bbartonshaw

bbartonshaw

My life is film and television. I love it, I live for it, and I spend all my time learning and writing for it. History is a hobby of mine, and I like to draw storyboards.

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Controversy or Consciousness in Marvel Netflix?

Comic books, back in the day, were the dose of tiger balm to the congested chest. They were painful narratives that made us think, that put our problems into the perspectives of a false world so a hero could show us they can be solved and the villains of our lives vanquished. Unfortunately, the solutions are solely on the page or on the screen, now with the Netflix series’ of Daredevil, Jessica Jones, and Luke Cage, but does that erase the effect they have on us as viewers and readers?

Do the shows take some issues too far? Present them too blatantly or too straight-forward for escapism?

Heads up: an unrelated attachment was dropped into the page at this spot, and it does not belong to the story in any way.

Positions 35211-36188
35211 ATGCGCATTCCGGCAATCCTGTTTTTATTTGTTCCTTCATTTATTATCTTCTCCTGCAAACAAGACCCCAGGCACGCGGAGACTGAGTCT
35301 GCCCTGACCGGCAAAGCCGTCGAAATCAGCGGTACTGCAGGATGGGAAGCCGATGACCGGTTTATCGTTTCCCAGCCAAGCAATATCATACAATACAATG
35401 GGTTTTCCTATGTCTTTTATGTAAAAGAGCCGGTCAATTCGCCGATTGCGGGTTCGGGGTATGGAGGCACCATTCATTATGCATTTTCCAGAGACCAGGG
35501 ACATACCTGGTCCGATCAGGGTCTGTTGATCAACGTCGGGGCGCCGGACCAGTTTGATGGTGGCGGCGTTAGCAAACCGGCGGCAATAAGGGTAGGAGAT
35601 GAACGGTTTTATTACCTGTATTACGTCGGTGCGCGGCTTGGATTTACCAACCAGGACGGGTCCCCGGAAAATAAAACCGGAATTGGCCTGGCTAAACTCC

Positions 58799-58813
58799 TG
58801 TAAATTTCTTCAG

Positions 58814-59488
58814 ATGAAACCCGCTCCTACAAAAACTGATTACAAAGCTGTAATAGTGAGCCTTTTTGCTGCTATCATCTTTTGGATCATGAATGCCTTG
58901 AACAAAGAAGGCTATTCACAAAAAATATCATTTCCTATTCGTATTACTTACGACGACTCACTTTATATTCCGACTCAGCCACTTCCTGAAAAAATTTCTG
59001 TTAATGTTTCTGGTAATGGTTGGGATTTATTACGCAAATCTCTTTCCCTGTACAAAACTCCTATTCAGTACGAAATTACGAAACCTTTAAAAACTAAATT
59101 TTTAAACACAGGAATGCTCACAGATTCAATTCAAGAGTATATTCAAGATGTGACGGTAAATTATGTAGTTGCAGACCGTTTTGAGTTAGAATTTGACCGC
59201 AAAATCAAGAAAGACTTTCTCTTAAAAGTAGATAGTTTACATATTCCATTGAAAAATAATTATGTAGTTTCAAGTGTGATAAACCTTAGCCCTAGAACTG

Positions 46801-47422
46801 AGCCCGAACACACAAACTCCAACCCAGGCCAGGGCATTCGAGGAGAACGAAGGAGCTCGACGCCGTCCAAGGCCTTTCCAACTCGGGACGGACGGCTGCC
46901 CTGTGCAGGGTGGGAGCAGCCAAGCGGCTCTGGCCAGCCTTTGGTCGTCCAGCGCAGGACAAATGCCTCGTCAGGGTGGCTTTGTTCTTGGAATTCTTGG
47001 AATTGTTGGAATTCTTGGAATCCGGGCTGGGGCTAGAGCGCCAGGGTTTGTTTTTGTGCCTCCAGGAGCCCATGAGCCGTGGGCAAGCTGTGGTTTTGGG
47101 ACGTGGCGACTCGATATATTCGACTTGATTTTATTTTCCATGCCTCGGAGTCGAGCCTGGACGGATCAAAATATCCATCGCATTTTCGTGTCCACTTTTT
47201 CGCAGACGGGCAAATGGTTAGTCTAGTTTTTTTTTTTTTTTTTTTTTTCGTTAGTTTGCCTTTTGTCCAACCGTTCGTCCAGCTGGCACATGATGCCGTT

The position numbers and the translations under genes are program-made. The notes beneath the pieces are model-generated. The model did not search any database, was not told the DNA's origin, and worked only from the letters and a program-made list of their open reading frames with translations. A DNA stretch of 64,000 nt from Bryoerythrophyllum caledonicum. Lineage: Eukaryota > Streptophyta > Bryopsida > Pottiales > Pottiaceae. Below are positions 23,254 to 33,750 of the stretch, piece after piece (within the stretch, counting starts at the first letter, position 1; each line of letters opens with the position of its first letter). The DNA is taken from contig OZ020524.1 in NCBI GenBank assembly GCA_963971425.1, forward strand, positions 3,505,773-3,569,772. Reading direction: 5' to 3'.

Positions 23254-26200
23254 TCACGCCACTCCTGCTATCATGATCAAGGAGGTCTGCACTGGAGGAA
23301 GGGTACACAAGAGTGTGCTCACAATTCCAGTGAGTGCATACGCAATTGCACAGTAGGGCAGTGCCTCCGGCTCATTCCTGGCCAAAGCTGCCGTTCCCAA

Are they too real and too relevant? Or exactly what we need?

  • Something else to consider would be whether or not the intention of comic books is still escapism. As entertainment becomes increasingly politicized, the escapism aspect may sit on a balance with a desire to provide political commentary. If you wanted to do that more broadly, too, you could look at the balance of escapism and commentary in modern comic books or their adaptations (like Daredevil/Jessica Jones/Luke Cage), which I feel like is what you might be trying to do.There's an excellent article about Ta-Nehisi Coates discussing his run of Black Panther which touches on this --> http://kotaku.com/ta-nehisi-coates-is-trying-to-do-right-by-marvel-comics-1769418783 – Sadie Britton 3 years ago